From ideas that ran from the creepy (like regenerated body parts including bladders) to conceptually fascinating (like a harp with strings made from lasers and a Lifestraw that kills sinister infectious organisms in water upon contact), over 160 exhibitors at the 4th annual Wired NextFest in Los Angeles this past weekend enthusiastically revealed their visions of the future to receptive nerds of all ages.
But as anyone could guess from such a geeked-out expo, the star crowd-packers were the robots (we'll make any excuse we can to include them on Cool Hunting). The noggin of the smooth-moves Albert Hubo robot from KAIST, which holds the distinction of being the first walking robot with a face capable of showing expression, bore the eerie, exact resemblance of Albert Einstein courtesy of Hanson Robotics. The Android Twin Robot, in the same electronic vein, was a remarkably true physical clone of the maker's founder Zou Ren Ti and caused not only double but triple takes. (See some in action in our video from last year here.)
In design, the Desktop Factory 3D printer garnered the most adulation. With this machine that looks like it came straight from a lab, consumers who have $5,000 to drop on the hardware as well as lots of patience (five hours for a small creation) can design and print actual 3-D objects made from a powder blend of aluminum, nylon and glass. Other attention-grabbing products were the D30 suit, built with a flexible material that hardens upon impact making it a fave with some soccer players and snowboarders. CuteCircuit, known for their Hug Shirt that tenses so its wearers can feel the sensation of a real hug, showed off other irreverent but practical innovations like the M-Dress, which turns an outfit into a working cell phone.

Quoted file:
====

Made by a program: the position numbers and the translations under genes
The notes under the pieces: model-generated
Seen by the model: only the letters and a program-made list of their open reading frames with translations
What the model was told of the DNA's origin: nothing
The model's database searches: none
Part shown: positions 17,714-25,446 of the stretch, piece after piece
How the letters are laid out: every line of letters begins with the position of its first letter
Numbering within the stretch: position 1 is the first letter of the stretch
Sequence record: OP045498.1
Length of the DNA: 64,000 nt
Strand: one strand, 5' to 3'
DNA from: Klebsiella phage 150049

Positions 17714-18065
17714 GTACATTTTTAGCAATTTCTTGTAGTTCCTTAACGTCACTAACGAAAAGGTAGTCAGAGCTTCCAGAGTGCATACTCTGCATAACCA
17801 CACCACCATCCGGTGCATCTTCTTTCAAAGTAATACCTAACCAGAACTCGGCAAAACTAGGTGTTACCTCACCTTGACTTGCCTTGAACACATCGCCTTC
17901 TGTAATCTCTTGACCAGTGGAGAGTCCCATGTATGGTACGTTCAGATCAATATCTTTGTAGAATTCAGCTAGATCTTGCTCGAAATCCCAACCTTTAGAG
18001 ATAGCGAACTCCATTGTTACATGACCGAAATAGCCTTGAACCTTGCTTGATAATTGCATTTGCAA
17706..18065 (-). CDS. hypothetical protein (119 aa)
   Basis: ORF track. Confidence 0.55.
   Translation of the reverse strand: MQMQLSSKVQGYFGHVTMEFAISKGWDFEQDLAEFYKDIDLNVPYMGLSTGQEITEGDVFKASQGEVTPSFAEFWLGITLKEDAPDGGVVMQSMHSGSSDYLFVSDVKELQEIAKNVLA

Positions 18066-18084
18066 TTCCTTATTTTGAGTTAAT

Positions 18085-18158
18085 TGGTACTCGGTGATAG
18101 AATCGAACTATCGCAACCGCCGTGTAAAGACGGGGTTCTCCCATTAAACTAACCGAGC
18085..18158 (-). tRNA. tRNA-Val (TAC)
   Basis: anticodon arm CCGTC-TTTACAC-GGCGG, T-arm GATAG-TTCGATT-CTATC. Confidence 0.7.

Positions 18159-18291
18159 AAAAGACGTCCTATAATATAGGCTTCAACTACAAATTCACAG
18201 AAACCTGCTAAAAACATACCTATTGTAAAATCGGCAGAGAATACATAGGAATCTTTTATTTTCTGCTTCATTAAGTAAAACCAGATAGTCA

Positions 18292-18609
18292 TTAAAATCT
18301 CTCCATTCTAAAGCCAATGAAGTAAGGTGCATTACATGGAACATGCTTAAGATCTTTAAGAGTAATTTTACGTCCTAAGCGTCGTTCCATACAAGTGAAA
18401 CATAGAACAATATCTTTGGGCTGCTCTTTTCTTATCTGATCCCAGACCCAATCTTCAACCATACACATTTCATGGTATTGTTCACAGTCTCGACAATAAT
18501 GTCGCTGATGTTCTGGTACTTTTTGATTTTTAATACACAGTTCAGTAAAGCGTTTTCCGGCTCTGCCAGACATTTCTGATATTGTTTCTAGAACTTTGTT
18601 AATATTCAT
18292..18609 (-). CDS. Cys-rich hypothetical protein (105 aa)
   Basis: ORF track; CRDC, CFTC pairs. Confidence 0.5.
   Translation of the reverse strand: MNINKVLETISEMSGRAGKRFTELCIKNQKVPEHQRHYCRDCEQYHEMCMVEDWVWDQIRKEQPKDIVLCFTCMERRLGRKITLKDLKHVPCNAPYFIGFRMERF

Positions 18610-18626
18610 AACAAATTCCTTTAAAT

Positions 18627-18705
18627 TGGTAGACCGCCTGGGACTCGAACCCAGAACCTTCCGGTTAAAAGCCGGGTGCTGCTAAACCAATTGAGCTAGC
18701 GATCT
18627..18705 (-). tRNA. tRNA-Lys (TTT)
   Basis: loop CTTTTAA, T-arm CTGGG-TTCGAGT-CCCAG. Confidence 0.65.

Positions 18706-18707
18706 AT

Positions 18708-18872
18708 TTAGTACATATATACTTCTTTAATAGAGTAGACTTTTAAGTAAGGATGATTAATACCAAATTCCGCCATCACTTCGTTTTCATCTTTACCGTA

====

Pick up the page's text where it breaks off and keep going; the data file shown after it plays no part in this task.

The NextFest wouldn't be all things future without a motley selection of green-friendly entries, like the Pull Cord Generator by Potenco that's currently being used in developing countries to power LEDs for lighting but will be offered stateside for applications such as charging MP3 players and cell phones. Interactive Institute, known for its power-aware line, is debuting a clock that talks with your electricity meter to show energy consumption at any time of day.